Friday, October 15, 2010
WALLA WALLA - Inland Octopus toy store owner Bob Catsiff will be fined $100 every day that his infamous octopus mural remains on the front of his Main Street toy store, according to a civil violation notice served to the downtown business owner Thursday.
Catsiff must also pay another $300 in fines for failing to obtain permits related to painting the giant octopus mural on the front of the building at 7 E. Main St. and another on the back exterior.
The seven-page notice, served Thursday afternoon, was signed by Support Services Director Tim McCarty, who is serving as acting city manager in the absence of City Manager Nabiel Shawa. Shawa is on vacation. The notice was also addressed to building owner Mike May, who shares responsibility for the violations, according to city code.
The notice is the latest twist in the ongoing controversy over the octopus mural, painted on the downtown storefront over Labor Day weekend without permits or city approval. City officials believe the painting fits under the definition of a "sign" and violates size restrictions defined in the city code.
Catsiff maintains the mural is not a sign, but a work of art. Even so, he believes the city sign code is so vague that characterizing the colorful purple octopus peeking over the castle walls with a rainbow overhead is a case of "selective code enforcement."
Outspoken citizens have taken to social-networking sites to show their support for the mural. On a Facebook page dedicated to saving the "endangered purple octopus" and created earlier this week, "fans" this morning expressed their outrage and talked about staging a protest in front of the store. Discussion about a possible fundraiser to help pay for the fines was also taking place.
If Catsiff keeps the mural the matter will be heard by the Walla Walla City Hearing Examiner on Nov. 18. He figures the fine will have grown to around $3,000 by then.
Though steadfast in his belief that the painting is legal, Catsiff had not yet decided his course of action this morning.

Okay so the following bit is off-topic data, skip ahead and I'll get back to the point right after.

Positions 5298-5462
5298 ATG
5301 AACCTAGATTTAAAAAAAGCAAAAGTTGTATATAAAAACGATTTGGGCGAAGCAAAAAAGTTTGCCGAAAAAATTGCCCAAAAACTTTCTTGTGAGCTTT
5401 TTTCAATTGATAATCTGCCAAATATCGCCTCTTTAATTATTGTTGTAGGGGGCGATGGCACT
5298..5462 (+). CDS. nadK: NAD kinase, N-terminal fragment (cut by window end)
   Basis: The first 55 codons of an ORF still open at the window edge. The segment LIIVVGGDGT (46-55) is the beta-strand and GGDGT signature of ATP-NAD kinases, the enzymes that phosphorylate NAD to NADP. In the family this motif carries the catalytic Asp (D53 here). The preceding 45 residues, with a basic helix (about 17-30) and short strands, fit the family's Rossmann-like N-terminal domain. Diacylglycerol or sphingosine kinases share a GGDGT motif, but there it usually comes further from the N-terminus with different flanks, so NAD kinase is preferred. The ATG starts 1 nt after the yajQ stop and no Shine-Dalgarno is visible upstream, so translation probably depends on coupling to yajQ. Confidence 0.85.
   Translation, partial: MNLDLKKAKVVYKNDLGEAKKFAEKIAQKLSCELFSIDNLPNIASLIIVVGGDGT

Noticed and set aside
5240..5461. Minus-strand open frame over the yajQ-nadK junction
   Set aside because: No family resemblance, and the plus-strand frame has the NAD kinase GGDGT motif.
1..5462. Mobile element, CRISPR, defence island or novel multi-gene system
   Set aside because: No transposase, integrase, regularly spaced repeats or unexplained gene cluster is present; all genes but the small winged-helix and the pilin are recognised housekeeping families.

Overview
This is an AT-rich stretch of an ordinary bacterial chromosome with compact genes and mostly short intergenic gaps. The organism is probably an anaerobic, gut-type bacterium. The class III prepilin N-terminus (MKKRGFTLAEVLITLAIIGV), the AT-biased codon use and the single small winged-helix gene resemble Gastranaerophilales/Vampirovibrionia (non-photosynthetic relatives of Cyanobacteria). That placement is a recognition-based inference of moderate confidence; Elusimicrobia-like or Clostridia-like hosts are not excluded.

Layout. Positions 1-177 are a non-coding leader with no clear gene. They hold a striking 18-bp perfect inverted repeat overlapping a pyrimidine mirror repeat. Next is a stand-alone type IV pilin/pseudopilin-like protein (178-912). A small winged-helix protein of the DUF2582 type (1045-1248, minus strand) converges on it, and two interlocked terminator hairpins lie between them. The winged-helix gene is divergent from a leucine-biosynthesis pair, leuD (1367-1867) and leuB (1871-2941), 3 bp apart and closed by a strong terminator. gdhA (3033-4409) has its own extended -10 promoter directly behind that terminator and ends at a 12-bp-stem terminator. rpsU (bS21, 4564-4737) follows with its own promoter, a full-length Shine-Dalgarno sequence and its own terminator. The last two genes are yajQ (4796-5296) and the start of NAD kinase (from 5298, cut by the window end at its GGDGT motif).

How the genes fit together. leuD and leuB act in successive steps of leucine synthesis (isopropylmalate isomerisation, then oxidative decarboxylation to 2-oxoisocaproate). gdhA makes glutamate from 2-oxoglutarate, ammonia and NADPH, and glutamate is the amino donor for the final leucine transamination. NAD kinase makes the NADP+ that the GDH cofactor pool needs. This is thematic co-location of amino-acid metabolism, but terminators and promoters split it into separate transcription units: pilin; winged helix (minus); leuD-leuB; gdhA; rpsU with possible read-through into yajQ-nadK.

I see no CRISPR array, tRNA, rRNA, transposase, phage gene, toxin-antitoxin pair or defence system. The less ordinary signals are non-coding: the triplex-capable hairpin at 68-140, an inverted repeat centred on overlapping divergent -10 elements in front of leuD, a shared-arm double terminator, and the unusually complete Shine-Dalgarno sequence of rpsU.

"The city keeps talking about not wanting to be the Taste Police," he said Thursday evening. "But that's exactly what they're being."
He believes the show of support - with about 70 people packing a City Council work session to discuss the matter Monday and a fan base of more than 1,300 people for the Facebook page started this week - should serve as a demonstration of the will of the public to the city.
"How much closer to a unanimous decision does it need to be as far as public opinion goes?" he said.
But Donaldson has said this is not a matter of taste. The sign code defines a sign as "any device, structure, fixture (including the supportive structure) or any other surface that identifies, advertises and/or promotes an activity, product service, place, business, political or social point of view or any other thing." The municipal code defines a "wall sign" as "any sign attached to or painted directly on the wall, or erected against and parallel to the wall of the building, not extending more than twelve inches from the wall."
Allowing the octopus mural would set a precedent for other property and business owners to violate city codes, Donaldson has said.
Catsiff said Thursday that artist Aaron Randall painted the mural free of charge for the toy store. Catsiff estimates the replacement value of the mural at $3,000 to $5,000.
Though the controversy over the mural has clearly raised the profile of the business, he's not sure whether it's helped contribute to the store's bottom line. Business is up, but it could be attributed to last April's move to its current location, inflation or the improving economy. Most of the people who stop by to see the mural merely voice their support as opposed to buying items, he said.
Catsiff has said he may seek an injunction on the violation notice until a determination can be made. He planned to explore his legal options this morning.
According to the notice, the hearing will be canceled if corrective action is taken and the monetary penalty is paid in full at least 48 hours before the scheduled hearing.
In order to take corrective action, a right-of-way permit would be required.
According to the notice the city "may abate the sign" in accordance with the municipal code and by the order of the Hearing Examiner if corrective action is not taken before the date and time of the hearing.
The costs and expenses of abatement incurred by the city, as well as the monetary penalty, may be assessed against both the property owner and occupant. Costs of abatement may also be levied against the property as a special assessment.